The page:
I am moved by a socio-anthropological-ethnic-aesthetic interest. I try to keep my forays non-invasive.I try to respect the customs of the people I “visit” and the privacy of their daily lives.
I do not take photos that do not authorize me, nor do I pose the subjects of my photos. I seek to gain their trust and then I try to capture the unique identity of each person, each environment, each culture, with the conviction that it is an enriching experience for both parties. I discover them and let them discover me; I am not a mere hunter of images, I consider myself rather a promoter of encounters and approaches.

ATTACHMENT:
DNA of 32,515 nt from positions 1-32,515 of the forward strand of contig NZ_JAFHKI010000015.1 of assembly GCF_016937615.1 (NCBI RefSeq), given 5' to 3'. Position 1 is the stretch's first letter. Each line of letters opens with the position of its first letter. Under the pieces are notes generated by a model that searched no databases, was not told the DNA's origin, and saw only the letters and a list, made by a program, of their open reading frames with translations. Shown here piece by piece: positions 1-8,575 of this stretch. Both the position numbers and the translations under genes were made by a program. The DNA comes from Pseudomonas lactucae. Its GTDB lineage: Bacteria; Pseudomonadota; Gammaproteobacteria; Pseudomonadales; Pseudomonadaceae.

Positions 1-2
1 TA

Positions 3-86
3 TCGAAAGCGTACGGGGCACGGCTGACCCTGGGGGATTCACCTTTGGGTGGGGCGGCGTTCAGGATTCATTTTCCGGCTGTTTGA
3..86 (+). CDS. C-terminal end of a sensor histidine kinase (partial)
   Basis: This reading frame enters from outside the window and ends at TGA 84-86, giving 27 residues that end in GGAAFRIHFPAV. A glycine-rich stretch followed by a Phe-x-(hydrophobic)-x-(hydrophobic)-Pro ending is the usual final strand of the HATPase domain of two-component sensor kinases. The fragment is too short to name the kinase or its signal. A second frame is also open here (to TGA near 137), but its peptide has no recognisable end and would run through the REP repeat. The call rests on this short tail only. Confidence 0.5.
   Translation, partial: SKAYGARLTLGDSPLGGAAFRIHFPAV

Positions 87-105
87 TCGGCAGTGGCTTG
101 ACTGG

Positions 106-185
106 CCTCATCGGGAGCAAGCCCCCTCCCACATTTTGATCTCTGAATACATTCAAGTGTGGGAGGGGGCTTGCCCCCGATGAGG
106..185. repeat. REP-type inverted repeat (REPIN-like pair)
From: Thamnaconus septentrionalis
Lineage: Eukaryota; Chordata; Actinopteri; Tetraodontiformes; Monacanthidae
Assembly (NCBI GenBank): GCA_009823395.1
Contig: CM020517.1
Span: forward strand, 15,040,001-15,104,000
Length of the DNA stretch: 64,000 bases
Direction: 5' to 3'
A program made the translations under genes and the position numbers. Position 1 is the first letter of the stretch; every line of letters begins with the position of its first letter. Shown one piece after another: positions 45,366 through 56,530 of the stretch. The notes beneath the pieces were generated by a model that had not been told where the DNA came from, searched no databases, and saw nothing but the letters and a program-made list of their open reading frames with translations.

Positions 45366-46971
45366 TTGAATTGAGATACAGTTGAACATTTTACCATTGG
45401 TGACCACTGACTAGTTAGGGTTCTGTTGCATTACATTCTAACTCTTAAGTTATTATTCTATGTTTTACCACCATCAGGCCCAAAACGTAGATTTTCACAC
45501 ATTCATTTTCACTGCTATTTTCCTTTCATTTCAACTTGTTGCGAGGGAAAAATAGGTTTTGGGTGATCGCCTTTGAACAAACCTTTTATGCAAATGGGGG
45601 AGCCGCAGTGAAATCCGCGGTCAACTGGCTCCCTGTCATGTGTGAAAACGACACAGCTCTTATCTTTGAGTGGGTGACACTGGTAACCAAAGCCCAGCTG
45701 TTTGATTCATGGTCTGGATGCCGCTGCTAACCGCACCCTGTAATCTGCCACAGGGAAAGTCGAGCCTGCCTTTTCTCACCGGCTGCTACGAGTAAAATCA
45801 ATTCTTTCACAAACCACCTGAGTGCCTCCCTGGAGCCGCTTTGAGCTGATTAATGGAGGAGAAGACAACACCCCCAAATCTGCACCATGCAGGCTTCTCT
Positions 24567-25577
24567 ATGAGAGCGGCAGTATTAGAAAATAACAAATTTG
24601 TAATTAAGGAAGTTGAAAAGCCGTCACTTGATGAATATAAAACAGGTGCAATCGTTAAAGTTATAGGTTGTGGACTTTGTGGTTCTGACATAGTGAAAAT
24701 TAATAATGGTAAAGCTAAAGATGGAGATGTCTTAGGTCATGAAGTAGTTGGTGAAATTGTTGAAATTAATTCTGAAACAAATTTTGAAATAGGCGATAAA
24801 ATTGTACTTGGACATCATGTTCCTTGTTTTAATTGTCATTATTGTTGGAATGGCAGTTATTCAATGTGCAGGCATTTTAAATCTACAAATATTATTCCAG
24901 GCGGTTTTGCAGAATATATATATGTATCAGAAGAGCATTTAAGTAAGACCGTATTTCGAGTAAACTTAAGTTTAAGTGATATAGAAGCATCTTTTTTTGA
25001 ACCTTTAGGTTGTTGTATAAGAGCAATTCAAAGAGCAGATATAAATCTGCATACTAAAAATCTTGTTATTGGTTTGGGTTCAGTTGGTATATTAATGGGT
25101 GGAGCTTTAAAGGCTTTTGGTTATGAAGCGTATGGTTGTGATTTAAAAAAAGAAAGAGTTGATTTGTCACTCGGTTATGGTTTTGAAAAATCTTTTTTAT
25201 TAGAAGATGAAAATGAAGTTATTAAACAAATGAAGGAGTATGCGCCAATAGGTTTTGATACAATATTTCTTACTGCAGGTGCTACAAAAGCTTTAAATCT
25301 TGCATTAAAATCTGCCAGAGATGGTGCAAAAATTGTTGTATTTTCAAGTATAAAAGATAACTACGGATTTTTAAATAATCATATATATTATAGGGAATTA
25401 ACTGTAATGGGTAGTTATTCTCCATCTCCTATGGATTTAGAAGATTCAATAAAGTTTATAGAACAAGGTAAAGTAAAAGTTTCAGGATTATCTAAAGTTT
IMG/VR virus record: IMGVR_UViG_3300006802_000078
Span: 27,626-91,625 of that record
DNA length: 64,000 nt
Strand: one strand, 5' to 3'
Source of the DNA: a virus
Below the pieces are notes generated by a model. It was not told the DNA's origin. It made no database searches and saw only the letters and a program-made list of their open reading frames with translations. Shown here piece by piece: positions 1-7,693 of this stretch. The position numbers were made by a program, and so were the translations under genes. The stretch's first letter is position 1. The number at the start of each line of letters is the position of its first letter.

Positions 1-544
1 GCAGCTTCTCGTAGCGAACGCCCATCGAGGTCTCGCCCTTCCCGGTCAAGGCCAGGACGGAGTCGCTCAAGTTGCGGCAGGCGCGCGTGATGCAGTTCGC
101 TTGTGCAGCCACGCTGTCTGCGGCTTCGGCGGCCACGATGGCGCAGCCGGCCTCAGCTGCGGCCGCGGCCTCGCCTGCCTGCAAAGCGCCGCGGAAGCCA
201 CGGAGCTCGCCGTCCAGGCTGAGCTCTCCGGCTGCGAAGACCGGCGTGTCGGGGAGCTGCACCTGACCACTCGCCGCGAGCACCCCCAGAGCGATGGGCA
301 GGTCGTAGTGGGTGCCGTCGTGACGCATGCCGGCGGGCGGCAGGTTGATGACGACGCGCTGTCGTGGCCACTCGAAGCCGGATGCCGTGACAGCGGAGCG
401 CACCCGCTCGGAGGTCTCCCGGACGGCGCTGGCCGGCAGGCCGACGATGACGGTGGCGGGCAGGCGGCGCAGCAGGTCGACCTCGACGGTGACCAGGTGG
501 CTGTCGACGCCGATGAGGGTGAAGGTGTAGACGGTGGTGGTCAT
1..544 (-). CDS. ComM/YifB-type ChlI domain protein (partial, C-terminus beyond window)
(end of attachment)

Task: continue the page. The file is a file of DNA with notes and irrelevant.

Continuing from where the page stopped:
We only live in the present. We evoke the past, we imagine the future. Africa has the magic of allowing us to live the past, I think that is the most compelling thing, to participate in some way of the past, not as a mere spectator. In Africa I have lived the past.
I have traveled on almost non-existent roads, crossing immense semi-desert savannas, or shaking off stony paths in vehicles that are not always very reliable, in order to reach the nomads or the most remote villages. The trips have been arduous, the days sometimes long, very long, and the reward for the fatigued body has been a tent with a mat not as thick as the tired bones would have liked. But as soon as an authentic rapprochement begins to take place, the inconveniences and precariousness of our ‘accommodation’ disappear.